Design is important.
I would know as I spend hours a week looking at, critiquing and creating design.
In design class, we learn that typography is a key element in helping create the identity of any magazine or newspaper. In newspapers, however, it is often left unchecked.
Picking up a copy of the Daily 49er is a struggle because of the design errors and lack of cohesive layout identity. This is why the Daily 49er’s design needs a makeover.
Throughout the newspapers I’ve collected, there are several examples of typographic mistakes, drop caps collide into the body copy often, orphans and widows, lone words or phrases are found at the beginning and end of text columns or pages, litter the Daily 49er.
Although some may see these critiques as nitpicky, having widows and orphans shows a lack of attention to detail and an overall carelessness when it comes to the visual communication of the Daily 49er. As a design student I’ve learned that graphic designers are taught that the body copy should match the work and that the phrasing of the piece can cause the readability of an article to decrease and the overall phrasing or meaning to change.
Other problems like rivers, which are large gaps in between words; registration errors, which means that pages are not lining up; and excessive hyphenation really give the Daily 49er a haphazard look. It would be acceptable if these design elements were tricky to fix, but they are some of the easiest mistakes to edit.
Moving body copy up on the page or expanding the margins can usually fix these problems quickly. Adobe InDesign even has settings that eliminate hyphenation and standardize layouts across multiple pages. The Daily 49er’s design problems are sloppy at the very least.
There should be more focus on the design of the paper, as it is the first thing people notice prior to reading. Words and phrases should be ordered in a way that complement the writing while also making it easy to read.
Visually communicating importance through text size and creating a clean look through alignment can amplify the aesthetic of a newspaper and its credibility. In some cases, sporadic storytelling in newspapers can be unified through a common design thread or element.
Without these fixes, the paper goes from professional to amateur in seconds.
Typography also creates a unified aesthetic. In the Daily 49er, for example, there is no identity. Different fonts are used interchangeably, layouts are not standardized and arrangements are splattered across the page without any care for alignment.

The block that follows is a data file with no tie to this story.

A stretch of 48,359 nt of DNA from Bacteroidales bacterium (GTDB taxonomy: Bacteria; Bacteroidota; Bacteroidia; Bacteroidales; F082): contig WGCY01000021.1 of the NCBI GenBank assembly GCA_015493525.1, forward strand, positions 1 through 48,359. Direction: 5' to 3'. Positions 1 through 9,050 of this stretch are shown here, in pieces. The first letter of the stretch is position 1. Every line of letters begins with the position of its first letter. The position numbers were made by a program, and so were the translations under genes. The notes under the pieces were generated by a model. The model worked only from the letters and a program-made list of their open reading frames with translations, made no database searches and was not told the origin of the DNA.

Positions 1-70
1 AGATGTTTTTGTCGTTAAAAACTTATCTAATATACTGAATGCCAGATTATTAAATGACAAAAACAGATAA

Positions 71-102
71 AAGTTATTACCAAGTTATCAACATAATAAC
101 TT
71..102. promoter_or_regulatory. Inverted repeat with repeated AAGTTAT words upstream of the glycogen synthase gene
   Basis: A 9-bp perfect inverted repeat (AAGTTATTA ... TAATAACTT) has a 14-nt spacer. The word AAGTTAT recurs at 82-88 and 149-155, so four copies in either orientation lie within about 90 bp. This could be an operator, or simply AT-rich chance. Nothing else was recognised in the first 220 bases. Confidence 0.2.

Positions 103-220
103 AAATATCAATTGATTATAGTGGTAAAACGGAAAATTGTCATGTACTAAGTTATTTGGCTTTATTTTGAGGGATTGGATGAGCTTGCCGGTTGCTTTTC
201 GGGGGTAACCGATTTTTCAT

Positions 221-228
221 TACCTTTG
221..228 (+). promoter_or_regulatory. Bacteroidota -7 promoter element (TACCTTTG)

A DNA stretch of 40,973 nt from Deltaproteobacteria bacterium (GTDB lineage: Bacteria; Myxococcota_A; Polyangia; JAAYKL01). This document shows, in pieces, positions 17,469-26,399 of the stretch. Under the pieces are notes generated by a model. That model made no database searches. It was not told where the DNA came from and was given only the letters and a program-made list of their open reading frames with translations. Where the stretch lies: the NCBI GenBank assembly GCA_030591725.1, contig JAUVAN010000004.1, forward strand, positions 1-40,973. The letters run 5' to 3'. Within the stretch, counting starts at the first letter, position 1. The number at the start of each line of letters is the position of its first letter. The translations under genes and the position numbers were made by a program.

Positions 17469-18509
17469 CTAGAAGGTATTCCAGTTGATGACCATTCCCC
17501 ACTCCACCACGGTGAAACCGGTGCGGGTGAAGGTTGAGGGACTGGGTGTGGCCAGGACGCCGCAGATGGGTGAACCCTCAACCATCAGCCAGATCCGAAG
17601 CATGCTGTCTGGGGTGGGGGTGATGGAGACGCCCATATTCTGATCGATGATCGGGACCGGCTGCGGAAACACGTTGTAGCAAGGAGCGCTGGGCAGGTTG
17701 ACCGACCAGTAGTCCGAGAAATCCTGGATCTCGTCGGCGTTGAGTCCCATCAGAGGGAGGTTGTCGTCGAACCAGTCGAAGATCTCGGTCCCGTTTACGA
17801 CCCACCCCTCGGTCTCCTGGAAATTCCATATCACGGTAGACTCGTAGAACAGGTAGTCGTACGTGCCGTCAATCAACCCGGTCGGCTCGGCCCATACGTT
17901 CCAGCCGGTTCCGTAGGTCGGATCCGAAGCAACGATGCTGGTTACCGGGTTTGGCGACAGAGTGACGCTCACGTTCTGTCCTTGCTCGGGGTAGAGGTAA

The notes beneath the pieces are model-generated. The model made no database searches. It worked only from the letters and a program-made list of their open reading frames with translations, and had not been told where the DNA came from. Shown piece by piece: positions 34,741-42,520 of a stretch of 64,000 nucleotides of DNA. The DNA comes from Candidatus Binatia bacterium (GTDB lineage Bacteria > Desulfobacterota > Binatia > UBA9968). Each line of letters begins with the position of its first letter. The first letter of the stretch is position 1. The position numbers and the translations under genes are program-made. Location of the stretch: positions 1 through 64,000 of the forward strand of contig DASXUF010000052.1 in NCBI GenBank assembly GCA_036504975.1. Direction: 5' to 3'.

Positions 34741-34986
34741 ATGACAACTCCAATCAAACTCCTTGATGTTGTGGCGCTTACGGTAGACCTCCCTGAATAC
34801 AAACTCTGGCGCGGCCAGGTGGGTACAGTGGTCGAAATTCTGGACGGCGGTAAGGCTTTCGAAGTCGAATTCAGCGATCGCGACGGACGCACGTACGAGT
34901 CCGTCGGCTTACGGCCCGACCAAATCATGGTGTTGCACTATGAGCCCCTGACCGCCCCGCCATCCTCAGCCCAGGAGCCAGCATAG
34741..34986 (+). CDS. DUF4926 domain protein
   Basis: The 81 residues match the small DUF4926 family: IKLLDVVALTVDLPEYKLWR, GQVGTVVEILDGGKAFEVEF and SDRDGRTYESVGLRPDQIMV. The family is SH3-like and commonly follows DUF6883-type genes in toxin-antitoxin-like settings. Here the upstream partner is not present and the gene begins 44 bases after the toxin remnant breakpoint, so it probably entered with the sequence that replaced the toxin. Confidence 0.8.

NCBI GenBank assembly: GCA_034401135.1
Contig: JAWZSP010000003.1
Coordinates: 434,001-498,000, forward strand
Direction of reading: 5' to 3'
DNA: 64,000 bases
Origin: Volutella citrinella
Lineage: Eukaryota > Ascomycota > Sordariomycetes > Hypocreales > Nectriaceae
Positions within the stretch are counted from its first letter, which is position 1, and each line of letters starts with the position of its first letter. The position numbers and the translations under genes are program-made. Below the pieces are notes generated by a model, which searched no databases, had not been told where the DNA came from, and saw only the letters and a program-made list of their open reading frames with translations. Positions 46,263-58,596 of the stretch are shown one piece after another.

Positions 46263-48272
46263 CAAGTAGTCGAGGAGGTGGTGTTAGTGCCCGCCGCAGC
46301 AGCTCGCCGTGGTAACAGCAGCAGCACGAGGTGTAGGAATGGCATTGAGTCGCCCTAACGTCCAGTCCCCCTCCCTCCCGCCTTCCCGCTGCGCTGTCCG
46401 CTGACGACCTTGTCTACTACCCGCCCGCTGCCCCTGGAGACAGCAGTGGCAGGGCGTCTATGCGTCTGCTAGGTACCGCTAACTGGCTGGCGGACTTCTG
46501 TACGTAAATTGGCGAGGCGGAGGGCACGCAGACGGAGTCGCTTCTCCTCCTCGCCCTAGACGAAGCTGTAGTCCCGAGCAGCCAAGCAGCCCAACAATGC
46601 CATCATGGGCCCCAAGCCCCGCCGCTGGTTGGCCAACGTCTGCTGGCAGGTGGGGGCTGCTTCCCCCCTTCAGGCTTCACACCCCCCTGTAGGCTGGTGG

The Daily 49er is not the only publication that struggles with these issues. Other big name editorials, such as the New York Times, have similar problems when it comes to its column layout and should look to magazines for inspiration.
Magazines are often designed in a set style and have a cohesive look and treatment of body copy, headlines and advertisements. Dig Mag, for example, has done a fabulous job of paying close attention to how columns line up and how the layout of text reacts to the placement of photos and advertisements. They’ve designed their magazine with a common aesthetic and layout in mind.
Something that stands out to me when I read Dig Mag is that there are little to no widows, orphans or hyphens. This is probably because they have treated their body copy using flush left alignment rather than justified like the Daily 49er. Each page has the same layout when it comes to the running feet, or page number and header. Dig Mag is not perfect, but it really implements the correct design elements found in Vogue, Harper’s Bazaar and Elle magazine.
Newspapers like the Daily 49er can still improve its design by taking a look at magazine design structures. Creating a master layout in Adobe InDesign, setting a common typeface list and paying attention to detail can really elevate newspapers to the status of magazines and promote readability instead of quick production.
These critiques may seem harsh, but they are out of appreciation for typography, the style and appearance of printed media and newspapers all around. Hopefully the Daily 49er’s design team takes a look at industry design standards, or I might just have to pick up a copy of Dig Mag instead.